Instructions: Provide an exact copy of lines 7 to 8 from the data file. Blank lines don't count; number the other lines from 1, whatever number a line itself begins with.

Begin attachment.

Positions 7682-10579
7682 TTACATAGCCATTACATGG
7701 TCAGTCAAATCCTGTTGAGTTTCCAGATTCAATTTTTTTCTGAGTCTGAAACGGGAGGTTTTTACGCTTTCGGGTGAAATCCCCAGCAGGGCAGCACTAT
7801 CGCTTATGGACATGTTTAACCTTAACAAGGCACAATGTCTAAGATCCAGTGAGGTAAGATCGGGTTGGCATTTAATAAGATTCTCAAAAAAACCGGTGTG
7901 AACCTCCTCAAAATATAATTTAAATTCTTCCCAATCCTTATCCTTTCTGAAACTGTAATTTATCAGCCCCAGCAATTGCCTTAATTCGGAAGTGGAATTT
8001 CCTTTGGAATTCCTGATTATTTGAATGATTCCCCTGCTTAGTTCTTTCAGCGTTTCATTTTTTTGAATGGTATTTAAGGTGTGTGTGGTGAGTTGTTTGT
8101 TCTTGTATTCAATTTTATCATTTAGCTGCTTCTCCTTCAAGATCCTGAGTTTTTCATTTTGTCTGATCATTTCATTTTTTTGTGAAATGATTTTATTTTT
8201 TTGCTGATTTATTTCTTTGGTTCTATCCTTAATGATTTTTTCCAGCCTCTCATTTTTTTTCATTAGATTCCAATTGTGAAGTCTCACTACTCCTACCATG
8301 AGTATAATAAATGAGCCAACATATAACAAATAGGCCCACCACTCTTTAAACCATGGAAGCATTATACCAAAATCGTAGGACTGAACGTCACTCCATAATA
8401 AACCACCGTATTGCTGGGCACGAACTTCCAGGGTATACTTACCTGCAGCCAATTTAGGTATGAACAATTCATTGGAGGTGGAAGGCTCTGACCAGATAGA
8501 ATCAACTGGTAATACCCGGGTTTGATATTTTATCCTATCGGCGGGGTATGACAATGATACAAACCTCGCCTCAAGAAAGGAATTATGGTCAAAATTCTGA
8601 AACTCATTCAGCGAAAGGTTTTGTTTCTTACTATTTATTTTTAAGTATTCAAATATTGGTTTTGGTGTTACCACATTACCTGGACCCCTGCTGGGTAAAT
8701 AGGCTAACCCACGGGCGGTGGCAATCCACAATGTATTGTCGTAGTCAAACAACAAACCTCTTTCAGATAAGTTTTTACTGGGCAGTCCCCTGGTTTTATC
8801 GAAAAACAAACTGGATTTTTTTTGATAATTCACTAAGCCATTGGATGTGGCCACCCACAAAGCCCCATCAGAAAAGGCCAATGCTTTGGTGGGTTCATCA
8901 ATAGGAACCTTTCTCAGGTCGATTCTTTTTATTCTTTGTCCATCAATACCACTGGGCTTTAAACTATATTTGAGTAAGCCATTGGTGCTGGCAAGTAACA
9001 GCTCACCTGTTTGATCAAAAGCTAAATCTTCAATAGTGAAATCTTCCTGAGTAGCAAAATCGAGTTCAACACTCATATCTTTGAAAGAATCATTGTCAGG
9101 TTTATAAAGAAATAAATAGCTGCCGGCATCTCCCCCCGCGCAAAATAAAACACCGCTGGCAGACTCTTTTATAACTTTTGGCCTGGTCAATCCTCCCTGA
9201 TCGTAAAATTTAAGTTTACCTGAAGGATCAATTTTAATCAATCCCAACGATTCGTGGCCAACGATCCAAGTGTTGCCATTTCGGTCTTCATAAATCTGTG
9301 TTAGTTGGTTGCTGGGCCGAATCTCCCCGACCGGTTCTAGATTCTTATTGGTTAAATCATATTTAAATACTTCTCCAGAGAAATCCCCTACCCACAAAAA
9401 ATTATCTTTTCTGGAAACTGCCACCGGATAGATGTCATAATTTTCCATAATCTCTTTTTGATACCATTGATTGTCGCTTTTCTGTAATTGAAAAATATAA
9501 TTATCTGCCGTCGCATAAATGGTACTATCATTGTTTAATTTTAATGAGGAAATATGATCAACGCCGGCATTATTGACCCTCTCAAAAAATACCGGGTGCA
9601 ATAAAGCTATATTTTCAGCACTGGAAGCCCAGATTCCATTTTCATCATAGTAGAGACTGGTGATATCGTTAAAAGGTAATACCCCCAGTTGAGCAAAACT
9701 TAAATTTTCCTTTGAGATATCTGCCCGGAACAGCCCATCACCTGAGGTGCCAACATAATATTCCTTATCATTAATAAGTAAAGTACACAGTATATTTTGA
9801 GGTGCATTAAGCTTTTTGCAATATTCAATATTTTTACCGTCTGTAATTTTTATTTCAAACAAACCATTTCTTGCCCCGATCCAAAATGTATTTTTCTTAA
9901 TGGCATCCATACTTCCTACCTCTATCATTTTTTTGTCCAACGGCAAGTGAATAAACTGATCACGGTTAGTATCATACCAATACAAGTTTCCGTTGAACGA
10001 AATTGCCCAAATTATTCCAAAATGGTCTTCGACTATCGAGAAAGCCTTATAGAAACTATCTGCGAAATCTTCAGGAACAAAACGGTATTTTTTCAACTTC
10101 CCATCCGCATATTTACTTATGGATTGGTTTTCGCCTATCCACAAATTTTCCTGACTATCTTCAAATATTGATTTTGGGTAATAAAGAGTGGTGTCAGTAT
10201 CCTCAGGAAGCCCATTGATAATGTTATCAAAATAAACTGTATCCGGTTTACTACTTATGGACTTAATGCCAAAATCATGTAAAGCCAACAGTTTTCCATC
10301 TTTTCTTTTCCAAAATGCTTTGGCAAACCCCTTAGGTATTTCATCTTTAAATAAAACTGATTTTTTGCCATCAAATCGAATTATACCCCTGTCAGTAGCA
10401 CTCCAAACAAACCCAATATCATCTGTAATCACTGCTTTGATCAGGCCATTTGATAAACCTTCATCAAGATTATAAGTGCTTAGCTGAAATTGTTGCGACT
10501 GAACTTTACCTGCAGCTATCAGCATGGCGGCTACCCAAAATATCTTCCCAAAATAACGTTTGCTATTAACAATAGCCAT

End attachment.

8101 TCTTGTATTCAATTTTATCATTTAGCTGCTTCTCCTTCAAGATCCTGAGTTTTTCATTTTGTCTGATCATTTCATTTTTTTGTGAAATGATTTTATTTTT
8201 TTGCTGATTTATTTCTTTGGTTCTATCCTTAATGATTTTTTCCAGCCTCTCATTTTTTTTCATTAGATTCCAATTGTGAAGTCTCACTACTCCTACCATG